Released 31st May, 2024 // 120 pages // 978-1-916938-19-9 // RRP £11.99

All Empty Vessels is an urgent, emotional commentary on what it is to exist in our contemporary world. Aaron Kent and Stuart McPherson each taking 6 sections of 6 poems each, explore topics as widespread as the class system, Edgar Allen Poe, and the lyricism of night. Even poetry and poetics itself becomes a subject of scrutiny. In the hands of these two poets, these themes become an eclectic, fluid tapestry of ideas that mold themselves around both the specific and the universal, and that present an unapologetic, honest, and uncompromising account of modern life. All Empty Vessels is a book for those who want poetry to be unafraid, and written with a fire whose embers lay smouldering long after the pages of the book have been closed.

PRAISE for All Empty Vessels:

Aaron Kent and Stuart McPherson’s All Empty Vessels is a multi-person conversation. Two men in conversation with imagination, language, illness, power and limitation. Back and forth, between the poets — whose friendship is evident in the collaboration — the reader is brought into the intimate space of confession, creativity, chaos and collaboration. This joint collection makes few promises, but the one it demonstrates is that even in emptiness, connection is a companion for All Empty Vessels.

— Pádraig Ó Tuama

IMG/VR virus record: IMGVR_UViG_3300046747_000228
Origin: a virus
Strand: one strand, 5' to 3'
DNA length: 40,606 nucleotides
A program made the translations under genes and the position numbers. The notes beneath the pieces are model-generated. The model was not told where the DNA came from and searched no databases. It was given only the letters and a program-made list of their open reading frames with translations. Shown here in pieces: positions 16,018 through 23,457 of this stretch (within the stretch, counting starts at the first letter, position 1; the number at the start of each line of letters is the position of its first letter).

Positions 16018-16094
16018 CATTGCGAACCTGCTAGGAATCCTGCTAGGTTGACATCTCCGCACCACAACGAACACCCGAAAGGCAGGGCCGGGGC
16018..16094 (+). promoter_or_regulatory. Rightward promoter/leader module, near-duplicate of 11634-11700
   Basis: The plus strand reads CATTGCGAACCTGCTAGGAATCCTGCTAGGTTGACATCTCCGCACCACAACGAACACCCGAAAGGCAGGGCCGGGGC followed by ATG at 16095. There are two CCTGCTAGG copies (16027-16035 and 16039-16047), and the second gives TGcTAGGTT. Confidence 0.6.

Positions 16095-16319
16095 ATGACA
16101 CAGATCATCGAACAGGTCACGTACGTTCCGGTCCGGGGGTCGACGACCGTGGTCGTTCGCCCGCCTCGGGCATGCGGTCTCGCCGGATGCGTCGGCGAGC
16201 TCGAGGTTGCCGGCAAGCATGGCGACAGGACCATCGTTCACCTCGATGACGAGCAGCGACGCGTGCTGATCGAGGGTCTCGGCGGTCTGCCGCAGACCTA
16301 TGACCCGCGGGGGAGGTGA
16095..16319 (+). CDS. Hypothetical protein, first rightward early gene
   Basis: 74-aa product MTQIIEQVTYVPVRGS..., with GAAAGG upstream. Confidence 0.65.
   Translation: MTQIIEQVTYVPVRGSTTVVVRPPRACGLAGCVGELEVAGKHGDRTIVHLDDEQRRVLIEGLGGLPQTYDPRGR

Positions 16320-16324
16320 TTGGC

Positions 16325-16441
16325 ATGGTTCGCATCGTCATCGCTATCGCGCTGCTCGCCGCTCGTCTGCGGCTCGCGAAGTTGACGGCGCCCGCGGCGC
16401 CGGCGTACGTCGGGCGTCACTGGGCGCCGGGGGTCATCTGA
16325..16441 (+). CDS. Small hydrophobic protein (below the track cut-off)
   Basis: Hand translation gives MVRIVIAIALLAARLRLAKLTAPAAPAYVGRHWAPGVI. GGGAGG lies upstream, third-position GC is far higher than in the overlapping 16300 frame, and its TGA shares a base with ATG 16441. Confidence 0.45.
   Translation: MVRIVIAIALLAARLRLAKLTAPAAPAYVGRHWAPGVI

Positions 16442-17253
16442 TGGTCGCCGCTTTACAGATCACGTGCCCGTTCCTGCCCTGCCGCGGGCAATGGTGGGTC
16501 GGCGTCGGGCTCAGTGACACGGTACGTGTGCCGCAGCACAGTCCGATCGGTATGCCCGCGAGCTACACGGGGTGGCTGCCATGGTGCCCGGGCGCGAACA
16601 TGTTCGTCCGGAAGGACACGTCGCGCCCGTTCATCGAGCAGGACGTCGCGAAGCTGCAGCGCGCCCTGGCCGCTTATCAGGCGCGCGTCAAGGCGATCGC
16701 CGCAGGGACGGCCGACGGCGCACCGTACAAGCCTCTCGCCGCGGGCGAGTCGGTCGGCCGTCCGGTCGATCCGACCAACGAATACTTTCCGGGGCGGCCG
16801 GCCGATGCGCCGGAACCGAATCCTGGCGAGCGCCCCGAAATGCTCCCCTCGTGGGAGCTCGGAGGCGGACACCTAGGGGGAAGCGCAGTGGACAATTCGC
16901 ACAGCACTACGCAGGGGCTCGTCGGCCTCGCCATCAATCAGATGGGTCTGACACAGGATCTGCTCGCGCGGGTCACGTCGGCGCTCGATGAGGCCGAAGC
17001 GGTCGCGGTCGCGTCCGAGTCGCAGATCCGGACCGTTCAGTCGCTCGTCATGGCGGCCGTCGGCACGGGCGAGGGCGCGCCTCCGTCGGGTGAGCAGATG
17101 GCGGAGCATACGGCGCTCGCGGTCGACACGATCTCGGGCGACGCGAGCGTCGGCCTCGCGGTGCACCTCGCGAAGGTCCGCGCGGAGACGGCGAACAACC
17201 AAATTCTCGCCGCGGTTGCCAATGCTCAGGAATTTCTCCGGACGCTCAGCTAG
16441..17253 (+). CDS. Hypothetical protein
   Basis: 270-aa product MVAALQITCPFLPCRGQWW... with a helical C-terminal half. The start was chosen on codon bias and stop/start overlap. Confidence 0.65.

This diurnal/nocturnal double act spits and wheezes an electro-magnetic sociology of the underdog spirit with venom and flare. Animated by a summonings or invocation of Edgar Allan Poe and a character named ‘Poet’, the reader is razed by a wild-card graffiti of the spirit. This is a Butoh of working class robustness/consciousness: a dance of death performed to the British class system, executed on an altar of flickering screens, night walks, radiophonic dead air and luminous introspection. A haunting is bad enough, but a double haunting, where Kent summons McPherson and McPherson responds to Kent, reads like a vigorous card game: the flickering deck of their contaminant thought laid down swiftly, card by card, and without remorse. And yet, there is bathos, tenderness and liminality. In a dual showmanship of a new warning for both past and future, these are ‘new forgeries. . . for invisible dawns’ housed in a ‘coffin rolled across a minefield’. You stand warned.

— MacGillivray

Two poets writing so brilliantly and wearing a full suit of artistic armoury; what’s not to like? Aaron Kent and Stuart McPherson’s poetics are simultaneously interfused and complimentary of one another, befitting a book of exceptionally nuanced, collaborative poems and texts. Open, ludic, tender, defiant and with multiple helpings of satiric wit, nothing appears off limits in these poems of lyric intimacy, cast across psychological (and socio-political) time and space. Kent and McPherson are a pair of shapeshifters, metamorphic, restless, and so continually uncovering and recovering perceptions within a spindled self. Here, hearts become mirrors in a family tree, the ‘I’ orbits ‘delicately as a torpedo on payday’ and desire is haunted ‘with the eyes of a gundog’. Death is cast too, never far away like an eye at the porthole. This metamorphic effect tilts the poem from sea to sky and back down to earth again, ensuring the writing is located at all times, bound by both poet’s perfect-pitch musicianship. All Empty Vessels listens in to the overboiling temperature of the times. This is a bicameral poetics that comes with stark and subtle warnings. Poets too are implicated, everything is at stake—it’s all or nothing, as Jean Genet said it must be. Time to wake up from ‘tone-deaf banjo’ playing and ‘ceremonial bootlicking’, or else ‘the future watches rabbits thrashing in the snares’. Read this and be fully nourished, yet hungry and, as I did, read it all over again.